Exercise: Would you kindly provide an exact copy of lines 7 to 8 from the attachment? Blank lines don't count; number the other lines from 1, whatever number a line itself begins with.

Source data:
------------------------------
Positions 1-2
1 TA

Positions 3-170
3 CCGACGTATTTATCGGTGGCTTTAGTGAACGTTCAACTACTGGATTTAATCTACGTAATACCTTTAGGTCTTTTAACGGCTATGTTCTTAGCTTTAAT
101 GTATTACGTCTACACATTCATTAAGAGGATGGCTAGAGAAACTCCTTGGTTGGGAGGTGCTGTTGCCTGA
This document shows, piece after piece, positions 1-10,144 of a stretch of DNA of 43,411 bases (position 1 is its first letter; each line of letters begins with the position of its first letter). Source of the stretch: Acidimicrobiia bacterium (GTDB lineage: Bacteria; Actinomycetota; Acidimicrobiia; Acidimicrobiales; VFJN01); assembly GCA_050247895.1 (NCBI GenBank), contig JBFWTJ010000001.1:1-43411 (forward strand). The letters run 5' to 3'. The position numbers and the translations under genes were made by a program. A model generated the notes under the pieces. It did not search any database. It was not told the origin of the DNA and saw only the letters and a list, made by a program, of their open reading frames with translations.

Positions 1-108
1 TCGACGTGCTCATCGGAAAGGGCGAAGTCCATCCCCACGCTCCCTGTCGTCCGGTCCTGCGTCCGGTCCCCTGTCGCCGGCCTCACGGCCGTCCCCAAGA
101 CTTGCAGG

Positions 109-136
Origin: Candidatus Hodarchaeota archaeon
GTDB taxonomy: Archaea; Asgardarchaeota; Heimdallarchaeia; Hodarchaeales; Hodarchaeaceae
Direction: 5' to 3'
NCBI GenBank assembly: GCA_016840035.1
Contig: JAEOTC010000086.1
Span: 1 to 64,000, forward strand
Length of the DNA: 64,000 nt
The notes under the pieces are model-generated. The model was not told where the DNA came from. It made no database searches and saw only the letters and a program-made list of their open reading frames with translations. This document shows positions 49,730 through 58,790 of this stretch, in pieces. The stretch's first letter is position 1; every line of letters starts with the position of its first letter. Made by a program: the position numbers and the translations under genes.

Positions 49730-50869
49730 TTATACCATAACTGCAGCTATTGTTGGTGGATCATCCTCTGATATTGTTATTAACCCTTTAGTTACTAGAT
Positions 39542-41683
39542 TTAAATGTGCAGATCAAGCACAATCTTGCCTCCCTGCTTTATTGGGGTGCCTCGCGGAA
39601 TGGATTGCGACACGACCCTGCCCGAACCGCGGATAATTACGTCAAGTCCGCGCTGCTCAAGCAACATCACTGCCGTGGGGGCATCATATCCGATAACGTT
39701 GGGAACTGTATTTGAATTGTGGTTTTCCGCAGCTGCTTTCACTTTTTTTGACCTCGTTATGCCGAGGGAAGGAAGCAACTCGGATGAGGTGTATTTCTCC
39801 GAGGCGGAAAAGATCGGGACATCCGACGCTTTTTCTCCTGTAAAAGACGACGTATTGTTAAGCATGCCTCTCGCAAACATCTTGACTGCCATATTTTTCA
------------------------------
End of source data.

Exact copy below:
Positions 1-108
1 TCGACGTGCTCATCGGAAAGGGCGAAGTCCATCCCCACGCTCCCTGTCGTCCGGTCCTGCGTCCGGTCCCCTGTCGCCGGCCTCACGGCCGTCCCCAAGA